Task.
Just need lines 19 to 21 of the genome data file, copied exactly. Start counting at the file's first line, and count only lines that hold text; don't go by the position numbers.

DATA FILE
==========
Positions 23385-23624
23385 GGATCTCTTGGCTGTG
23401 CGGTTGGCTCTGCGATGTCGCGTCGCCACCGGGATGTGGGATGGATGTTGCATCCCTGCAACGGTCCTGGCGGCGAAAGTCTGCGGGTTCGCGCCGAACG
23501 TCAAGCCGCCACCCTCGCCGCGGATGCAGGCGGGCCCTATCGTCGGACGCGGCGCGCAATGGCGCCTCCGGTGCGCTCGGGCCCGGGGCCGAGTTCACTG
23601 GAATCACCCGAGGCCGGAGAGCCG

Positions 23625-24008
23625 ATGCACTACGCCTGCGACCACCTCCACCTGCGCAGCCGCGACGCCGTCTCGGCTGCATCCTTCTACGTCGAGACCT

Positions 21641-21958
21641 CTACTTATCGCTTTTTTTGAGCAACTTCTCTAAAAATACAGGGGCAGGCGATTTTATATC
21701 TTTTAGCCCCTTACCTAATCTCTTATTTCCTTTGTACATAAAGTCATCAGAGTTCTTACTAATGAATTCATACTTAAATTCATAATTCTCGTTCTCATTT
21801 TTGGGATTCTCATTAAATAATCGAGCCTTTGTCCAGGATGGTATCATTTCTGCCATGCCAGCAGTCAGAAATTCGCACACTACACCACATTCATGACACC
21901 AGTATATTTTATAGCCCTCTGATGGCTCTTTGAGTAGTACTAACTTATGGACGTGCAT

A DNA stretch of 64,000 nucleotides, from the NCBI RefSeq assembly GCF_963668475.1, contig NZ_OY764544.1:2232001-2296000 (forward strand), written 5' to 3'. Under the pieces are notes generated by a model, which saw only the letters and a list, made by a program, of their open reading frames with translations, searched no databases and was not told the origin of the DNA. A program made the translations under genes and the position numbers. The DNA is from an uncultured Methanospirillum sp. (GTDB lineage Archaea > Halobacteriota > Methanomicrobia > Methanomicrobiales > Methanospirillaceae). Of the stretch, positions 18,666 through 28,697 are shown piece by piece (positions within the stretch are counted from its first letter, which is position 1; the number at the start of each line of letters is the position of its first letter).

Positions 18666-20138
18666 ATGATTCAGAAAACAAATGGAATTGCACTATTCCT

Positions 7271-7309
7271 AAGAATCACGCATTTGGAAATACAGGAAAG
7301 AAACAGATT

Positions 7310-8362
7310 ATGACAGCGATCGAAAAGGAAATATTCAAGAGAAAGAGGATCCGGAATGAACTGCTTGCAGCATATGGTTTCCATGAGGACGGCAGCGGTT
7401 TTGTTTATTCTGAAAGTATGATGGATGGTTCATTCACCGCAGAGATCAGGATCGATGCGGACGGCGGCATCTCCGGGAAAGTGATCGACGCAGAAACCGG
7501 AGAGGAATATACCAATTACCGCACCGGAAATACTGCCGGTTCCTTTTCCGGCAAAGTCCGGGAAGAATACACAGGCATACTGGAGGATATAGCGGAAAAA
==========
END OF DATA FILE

Positions 7310-8362
7310 ATGACAGCGATCGAAAAGGAAATATTCAAGAGAAAGAGGATCCGGAATGAACTGCTTGCAGCATATGGTTTCCATGAGGACGGCAGCGGTT
7401 TTGTTTATTCTGAAAGTATGATGGATGGTTCATTCACCGCAGAGATCAGGATCGATGCGGACGGCGGCATCTCCGGGAAAGTGATCGACGCAGAAACCGG